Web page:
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Digital Pedagogy: Wiki


I was a Wiki skeptic. A Wiki seemed too close to an uncritical fact-finding mission, or the sort of assignment one might get in primary school. Like many academics, I was also not keen to encourage the methodology of the dreaded not-a-legitimate-resource-source, Wikipedia. But now I am using a Wiki assignment with my first year students. Some teachers embrace Wikipedia itself and incorporate student editing of Wikipedia entries into their courses. A Wiki assignment can be a good introduction to doing scholarly research and using library resources (don’t use Wikipedia for your Wiki?). It can also encourage thinking about the importance of diverse representation within wiki pages, such as assignments created by FemTechNet instructors, where objectives include exposing gender biases in extant Wikipedia entries. Other forms of bias such as those based on race, sexuality, religion, and their intersections, can also be addressed. A course-based Wiki can also help students to think critically about how we use technology, such as this assignment by Amanda M. Greenwell (Central Connecticut State University), aimed at getting pre-service teachers (education students) to think about how they will use technology in their classrooms using wikis. I use a course Wiki to encourage students to think about historical contexts for literature, and as a piece of the scaffolding for our final projects. History instructors could use this assignment to emphasize historiographical methods (or any discipline-specific methodology or theoretical perspective) and how seemingly objective facts are subject to interpretation as well as how events depend upon and interrelate with each other.


Like me, many students are prejudiced against the encyclopedic format. Make the value of the assignment and your objectives clear. Because Wikis involve crowd-sourced editing and embedded LINKS to the work of others, a true wiki is a collaborative effort. Because of this, some students may find it difficult to take ownership of their work on a Wiki. To benefit from the communal aspect of the Wiki, be sure students read each others’ Wiki posts and strive to make connections (including literal hyperlinks) between their perhaps seemingly disparate topics. Build in multiple drafts and/or a peer review process to reinforce the importance of collaboration, a scholarly community, and writing for a public. Narrow the topics for the assignment to provide students with a manageable amount of data, perhaps by providing an instructor-curated list. Make your Wikis stylistically distinct (reflective pieces, written from a specific methodological or theoretical approach) or tied specifically to your course content and objectives to avoid students simply plagiarizing from source material. Another idea is to begin by analyzing the formal characteristics of an extant Wiki page that students think works well. If you don’t want to use Wikipedia, you could also check out fan culture sites like the Tardis Data Core (the Doctor Who Wiki) or Wookieepedia, the Star Wars Wiki.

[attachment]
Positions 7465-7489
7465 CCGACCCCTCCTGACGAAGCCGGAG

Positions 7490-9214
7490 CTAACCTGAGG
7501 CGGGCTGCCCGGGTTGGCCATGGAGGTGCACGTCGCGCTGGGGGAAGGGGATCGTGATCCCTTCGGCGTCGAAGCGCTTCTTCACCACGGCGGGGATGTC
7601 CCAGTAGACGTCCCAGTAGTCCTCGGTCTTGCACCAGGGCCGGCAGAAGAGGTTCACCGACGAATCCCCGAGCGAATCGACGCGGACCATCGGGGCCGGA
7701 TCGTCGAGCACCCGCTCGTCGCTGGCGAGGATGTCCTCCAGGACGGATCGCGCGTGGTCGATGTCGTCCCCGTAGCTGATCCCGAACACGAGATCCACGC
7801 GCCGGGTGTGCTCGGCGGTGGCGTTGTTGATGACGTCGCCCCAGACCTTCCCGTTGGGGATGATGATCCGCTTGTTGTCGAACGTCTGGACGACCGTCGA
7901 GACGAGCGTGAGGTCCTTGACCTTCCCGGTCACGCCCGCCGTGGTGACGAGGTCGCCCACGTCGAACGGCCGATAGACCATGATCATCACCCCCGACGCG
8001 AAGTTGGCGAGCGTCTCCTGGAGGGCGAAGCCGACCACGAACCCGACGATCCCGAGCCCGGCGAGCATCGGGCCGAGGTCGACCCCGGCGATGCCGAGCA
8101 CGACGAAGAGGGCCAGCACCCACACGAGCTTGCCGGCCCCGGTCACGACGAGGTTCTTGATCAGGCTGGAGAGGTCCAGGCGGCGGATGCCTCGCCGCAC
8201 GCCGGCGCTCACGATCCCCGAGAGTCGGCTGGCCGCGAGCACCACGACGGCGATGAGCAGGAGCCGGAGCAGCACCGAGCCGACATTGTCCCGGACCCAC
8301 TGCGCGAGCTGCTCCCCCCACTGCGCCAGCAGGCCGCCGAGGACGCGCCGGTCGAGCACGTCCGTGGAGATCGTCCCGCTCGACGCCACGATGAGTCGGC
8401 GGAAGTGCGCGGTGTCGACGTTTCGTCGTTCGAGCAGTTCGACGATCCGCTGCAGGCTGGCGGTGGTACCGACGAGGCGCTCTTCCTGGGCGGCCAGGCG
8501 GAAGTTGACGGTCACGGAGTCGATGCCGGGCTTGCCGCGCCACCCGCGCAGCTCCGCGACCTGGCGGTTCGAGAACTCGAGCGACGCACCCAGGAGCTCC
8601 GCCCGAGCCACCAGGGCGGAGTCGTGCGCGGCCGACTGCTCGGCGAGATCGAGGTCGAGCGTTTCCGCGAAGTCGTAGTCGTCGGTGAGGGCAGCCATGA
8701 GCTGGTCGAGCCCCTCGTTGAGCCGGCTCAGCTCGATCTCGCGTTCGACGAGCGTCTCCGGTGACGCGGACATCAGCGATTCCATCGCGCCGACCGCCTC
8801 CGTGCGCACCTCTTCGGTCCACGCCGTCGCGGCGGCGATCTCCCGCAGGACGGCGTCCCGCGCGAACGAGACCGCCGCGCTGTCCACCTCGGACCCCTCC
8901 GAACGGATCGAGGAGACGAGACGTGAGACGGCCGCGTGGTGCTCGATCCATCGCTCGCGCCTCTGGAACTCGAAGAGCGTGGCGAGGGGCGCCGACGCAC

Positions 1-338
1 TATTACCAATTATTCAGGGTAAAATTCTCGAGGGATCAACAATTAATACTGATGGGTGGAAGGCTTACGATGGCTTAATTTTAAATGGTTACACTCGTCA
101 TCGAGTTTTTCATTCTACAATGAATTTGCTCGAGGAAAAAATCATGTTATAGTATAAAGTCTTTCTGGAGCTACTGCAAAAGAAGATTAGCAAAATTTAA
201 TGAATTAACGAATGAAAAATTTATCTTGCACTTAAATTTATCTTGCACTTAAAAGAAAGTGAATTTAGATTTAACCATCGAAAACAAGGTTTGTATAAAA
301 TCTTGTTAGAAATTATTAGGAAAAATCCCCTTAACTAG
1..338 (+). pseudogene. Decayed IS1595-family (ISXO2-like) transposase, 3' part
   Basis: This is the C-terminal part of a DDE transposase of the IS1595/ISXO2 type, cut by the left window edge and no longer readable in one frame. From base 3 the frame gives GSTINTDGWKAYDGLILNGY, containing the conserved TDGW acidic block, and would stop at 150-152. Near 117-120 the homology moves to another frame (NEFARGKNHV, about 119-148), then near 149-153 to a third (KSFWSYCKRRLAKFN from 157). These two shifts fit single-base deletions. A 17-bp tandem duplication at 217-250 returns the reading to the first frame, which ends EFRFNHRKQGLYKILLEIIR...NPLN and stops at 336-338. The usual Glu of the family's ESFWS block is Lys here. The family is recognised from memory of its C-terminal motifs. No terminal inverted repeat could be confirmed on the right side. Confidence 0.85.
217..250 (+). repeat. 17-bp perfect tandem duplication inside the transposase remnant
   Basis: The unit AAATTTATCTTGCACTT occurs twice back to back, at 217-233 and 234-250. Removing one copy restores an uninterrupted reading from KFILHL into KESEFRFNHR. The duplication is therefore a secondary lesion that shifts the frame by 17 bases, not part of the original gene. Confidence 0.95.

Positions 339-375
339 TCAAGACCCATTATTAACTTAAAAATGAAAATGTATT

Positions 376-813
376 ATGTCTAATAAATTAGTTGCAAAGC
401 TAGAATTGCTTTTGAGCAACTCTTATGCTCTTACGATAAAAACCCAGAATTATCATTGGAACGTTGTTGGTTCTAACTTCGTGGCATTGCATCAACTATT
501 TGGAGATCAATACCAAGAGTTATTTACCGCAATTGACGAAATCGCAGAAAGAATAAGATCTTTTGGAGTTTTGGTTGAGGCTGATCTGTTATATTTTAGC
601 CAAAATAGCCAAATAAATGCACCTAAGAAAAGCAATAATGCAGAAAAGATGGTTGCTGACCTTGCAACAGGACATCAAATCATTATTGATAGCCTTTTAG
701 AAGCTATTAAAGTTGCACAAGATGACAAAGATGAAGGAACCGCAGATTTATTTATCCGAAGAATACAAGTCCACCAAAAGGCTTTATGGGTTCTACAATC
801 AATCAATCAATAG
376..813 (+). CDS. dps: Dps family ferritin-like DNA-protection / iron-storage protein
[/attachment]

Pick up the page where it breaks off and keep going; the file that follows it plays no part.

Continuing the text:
Skill Level and Tools

Beginner: Post word-processed wiki-formatted documents to your LMS, or use your LMS’s Wiki tool.

Intermediate: Post your course Wikis to your course website or blog or edit Wikipedia entries—Adeline Koh has some great tips for getting started on her website.

Advanced: Some advanced archival and image management tools have their own Wiki components.

Sample Wiki Assignment

(For my First Year Seminar on Adapting Austen*)

(*This assignment is an adaptation of Diane Jackacki’s Wiki assignment, for which I have no hyperlink because it's behind a university firewall, but the trial and error process that initiated its development is described well in this blog post.)


I want you to think critically about a wide spectrum of living conditions and cultural practices and events during the late Georgian period. It wasn’t all about bonnet ribbons and country dances. We will develop a course wiki and timeline in which you explain significant historical events and cultural artifacts relevant to understanding Austen’s novels and connect them to at least one of the novels. A complete first draft must be posted to the course website by due date TBD. Revise and incorporate links to the other course wikis by due date TBD.



  • Understand literature as a product of a historical context by connecting themes, characters, and practices within to historical events and cultural practices of the time during which it was written
  • Grasp relationships between a small town such as Emma’s “Highbury,” London (thirty miles away), the British empire, and the world
  • Conduct focused, purposeful library research using electronic AND print sources
  • Choose and deploy information based on interpretation and critique of the accuracy, bias, credibility, authority, and appropriateness of secondary source material
  • Produce sophisticated writing stylistically appropriate to its purpose


Assignment Guidelines and Instructions:

  1. Write a 500-750 word course wiki entry about your topic. This entry must be based on at least three research sources and at least one must be found in the Xavier library and/or its resources. While you may use Wikipedia to learn elementary information about your subject, YOU MAY NOT use it as one of your sources. Images and links to credible websites and other students’ wiki entries must be incorporated. You must also provide a References or Works Cited section at the end of your Wiki entry. Use MLA format.